Son ‘trapped’ in Greenwich building which failed fire risk test


A mother says she feels “utterly powerless” as her son is “trapped” in a building covered in flammable cladding.

Susan Davies’s son is unable to sell his flat in Greenwich’s Babbage Point development as cladding on the top two floors of the building failed a fire safety test set-up after the Grenfell disaster.

A waking watch is in place to alert residents if the cladding catches fire.

Ms Davies said: “I feel completely and utterly powerless. The anxiety of knowing my son is living in a block that needs a waking watch each and every night because it is not safe is terrible.”

Mrs Davies and her son, whose name the Mercury has agreed to withhold following a personal request, bought the flat through the Help to Buy scheme in 2016 with housing association Family Mosaic.

They started looking to sell the flat in March last year but say banks are not willing to give a mortgage to potential buyers because it is unclear whether leaseholders will be liable for the cost of removing the cladding.

She said: “It is an absolute mess. The intention was to put young people into housing. But it’s backfired. They’re trapped now. It’s a dire situation.

“It’s taken nearly 12 months of enormous effort, emotion, anxiety, time and trouble and they still don’t know what the path forward is.”

Mrs Davies added: “It’s been a real battle to get any information.

“An awful lot of people in the building don’t know about it. They don’t realise that they cannot sell their flats at the moment, they can’t move and they are potentially going to be landed with a very big bill that they can’t afford.

“It’s a huge situation and everyone seems to be passing the buck.

“We feel isolated, we’re one little person going up against these large companies.”

Mrs Davies received a letter from the London Fire Brigade’s director of operations Tom George, which said: “The picture of building ownership, management, responsibilities and tenure [at Babbage] is complicated and disputes over roles has had an impact on the speed with which this issue is being dealt with. We hope the Dame Judith Hackitt review will point to recommendations to simplify this matter.”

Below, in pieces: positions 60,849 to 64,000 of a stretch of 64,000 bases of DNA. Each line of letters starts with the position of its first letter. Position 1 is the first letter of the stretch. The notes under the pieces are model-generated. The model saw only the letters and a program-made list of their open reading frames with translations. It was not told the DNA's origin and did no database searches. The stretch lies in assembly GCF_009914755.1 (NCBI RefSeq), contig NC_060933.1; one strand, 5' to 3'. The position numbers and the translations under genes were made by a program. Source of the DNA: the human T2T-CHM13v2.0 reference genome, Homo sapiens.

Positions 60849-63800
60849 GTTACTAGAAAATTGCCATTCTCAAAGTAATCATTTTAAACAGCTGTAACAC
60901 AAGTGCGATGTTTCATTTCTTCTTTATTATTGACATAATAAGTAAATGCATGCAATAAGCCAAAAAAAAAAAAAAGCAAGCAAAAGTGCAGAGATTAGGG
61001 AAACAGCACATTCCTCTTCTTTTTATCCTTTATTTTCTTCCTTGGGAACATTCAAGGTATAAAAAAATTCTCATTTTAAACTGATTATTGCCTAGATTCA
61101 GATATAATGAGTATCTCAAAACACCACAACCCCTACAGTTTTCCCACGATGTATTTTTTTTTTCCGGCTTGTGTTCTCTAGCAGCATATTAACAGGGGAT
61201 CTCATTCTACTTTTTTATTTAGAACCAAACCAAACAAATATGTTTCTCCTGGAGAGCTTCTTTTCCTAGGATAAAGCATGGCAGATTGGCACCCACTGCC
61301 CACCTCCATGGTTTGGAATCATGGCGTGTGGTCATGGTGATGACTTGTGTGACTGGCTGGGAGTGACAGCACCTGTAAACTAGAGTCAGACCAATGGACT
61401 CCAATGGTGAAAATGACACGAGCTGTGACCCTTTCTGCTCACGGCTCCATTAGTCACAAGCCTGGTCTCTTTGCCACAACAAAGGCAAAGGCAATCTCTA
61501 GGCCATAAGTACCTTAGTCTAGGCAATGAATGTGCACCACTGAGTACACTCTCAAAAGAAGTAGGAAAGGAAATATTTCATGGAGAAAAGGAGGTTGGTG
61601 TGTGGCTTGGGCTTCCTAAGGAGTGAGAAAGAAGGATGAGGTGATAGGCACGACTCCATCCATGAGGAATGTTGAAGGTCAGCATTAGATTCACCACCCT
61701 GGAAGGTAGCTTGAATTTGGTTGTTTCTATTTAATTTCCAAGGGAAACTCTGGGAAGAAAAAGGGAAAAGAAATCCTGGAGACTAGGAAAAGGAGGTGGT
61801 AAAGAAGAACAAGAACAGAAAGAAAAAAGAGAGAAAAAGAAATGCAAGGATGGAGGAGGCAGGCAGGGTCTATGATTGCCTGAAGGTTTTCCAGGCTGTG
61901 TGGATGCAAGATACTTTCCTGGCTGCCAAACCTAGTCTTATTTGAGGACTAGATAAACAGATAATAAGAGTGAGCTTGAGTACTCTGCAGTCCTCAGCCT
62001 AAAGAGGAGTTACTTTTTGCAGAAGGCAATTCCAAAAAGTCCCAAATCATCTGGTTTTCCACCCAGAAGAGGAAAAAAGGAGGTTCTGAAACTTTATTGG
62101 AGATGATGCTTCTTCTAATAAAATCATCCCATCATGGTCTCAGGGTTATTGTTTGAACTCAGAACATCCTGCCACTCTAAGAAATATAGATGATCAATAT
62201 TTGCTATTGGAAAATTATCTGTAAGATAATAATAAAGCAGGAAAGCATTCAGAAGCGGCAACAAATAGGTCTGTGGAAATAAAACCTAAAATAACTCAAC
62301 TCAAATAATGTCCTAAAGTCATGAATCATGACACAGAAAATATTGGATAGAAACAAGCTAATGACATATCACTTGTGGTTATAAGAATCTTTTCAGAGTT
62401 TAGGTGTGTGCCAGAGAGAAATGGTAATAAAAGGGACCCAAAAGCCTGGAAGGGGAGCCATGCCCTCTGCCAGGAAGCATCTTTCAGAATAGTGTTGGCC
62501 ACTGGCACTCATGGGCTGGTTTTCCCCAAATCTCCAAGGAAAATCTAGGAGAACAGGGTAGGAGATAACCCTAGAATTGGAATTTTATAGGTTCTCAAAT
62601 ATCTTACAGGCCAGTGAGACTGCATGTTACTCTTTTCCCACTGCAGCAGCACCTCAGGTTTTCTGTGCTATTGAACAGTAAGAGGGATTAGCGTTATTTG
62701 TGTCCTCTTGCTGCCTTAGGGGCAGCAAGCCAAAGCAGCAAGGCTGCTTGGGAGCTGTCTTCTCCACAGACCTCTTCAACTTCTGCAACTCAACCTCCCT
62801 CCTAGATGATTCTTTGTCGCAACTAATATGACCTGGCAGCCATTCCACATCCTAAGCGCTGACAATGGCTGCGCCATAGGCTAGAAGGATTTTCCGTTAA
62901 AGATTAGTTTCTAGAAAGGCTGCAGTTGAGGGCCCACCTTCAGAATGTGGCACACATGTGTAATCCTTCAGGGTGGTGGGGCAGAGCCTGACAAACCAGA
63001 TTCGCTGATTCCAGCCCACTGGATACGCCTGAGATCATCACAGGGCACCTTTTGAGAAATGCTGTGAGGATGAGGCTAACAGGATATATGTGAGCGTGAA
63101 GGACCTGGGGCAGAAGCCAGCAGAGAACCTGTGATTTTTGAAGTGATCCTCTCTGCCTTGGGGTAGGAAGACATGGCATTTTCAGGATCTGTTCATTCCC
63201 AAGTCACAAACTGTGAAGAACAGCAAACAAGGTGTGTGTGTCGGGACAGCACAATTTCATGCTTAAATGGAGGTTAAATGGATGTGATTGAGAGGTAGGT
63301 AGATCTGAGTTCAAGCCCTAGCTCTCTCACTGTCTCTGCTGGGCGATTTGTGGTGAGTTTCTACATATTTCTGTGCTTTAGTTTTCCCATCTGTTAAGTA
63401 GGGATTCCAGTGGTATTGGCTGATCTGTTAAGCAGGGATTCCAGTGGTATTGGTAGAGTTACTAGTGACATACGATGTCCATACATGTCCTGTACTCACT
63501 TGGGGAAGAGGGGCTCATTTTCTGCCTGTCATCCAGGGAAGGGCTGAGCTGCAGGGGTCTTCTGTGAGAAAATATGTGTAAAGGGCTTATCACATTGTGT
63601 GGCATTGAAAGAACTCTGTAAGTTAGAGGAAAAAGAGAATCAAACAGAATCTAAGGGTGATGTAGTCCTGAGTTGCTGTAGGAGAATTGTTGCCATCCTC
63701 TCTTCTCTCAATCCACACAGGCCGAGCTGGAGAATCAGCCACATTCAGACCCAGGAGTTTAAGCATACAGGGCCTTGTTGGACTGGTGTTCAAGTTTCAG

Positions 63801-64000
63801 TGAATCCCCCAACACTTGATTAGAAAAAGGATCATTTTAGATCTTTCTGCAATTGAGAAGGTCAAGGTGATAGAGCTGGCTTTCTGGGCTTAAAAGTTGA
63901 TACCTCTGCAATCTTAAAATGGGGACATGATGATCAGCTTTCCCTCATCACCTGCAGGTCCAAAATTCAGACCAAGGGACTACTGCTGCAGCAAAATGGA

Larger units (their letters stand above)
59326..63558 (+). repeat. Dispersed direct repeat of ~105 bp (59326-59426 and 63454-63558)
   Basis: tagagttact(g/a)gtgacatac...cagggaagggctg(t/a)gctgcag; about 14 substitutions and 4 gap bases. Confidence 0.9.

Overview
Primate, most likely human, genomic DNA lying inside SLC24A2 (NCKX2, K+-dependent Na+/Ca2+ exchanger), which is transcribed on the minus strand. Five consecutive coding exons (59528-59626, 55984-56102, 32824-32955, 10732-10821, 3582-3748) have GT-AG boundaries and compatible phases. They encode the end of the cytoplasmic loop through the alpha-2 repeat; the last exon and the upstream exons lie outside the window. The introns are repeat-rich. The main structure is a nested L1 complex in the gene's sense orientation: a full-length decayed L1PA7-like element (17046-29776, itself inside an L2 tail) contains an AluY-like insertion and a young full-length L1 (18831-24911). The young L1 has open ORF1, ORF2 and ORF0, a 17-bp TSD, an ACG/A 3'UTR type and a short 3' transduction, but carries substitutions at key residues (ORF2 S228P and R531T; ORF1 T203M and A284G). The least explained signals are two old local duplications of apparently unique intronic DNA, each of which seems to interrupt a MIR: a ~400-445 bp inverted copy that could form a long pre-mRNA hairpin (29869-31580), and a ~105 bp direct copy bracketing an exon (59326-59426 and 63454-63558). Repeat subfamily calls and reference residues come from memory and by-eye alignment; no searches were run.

Dame Judith’s review, which is assessing the current building and fire safety regulations and related compliance and enforcement issues, will be published later this spring.

A spokeswoman for Durkan, Glengarry Estate and London Block Management said: “The residents have been kept fully up-to-date on this matter. We have written to them, and in some instances been in direct contact with them, over many months. We will continue to keep them fully informed.

“Safety is our priority and we’re working with London Fire Brigade to ensure there is no compromise in this respect.

“All of the recommendations we’ve received so far have been implemented and we are currently reviewing the cladding system with appropriate industry specialists to determine the next course of action. We will continue to ensure safety is maintained.”

Babbage Point is 300m down the road from New Capital Quay, which is one of the largest buildings in the UK to be found with Grenfell-style cladding.

A spokesman for the Ministry for Housing, Communities and Local Government said: “As ministers have been clear, we want to see private sector landlords follow the lead of the social sector and not pass on the costs of essential cladding replacement to leaseholders.

“We are keeping the situation under review.”


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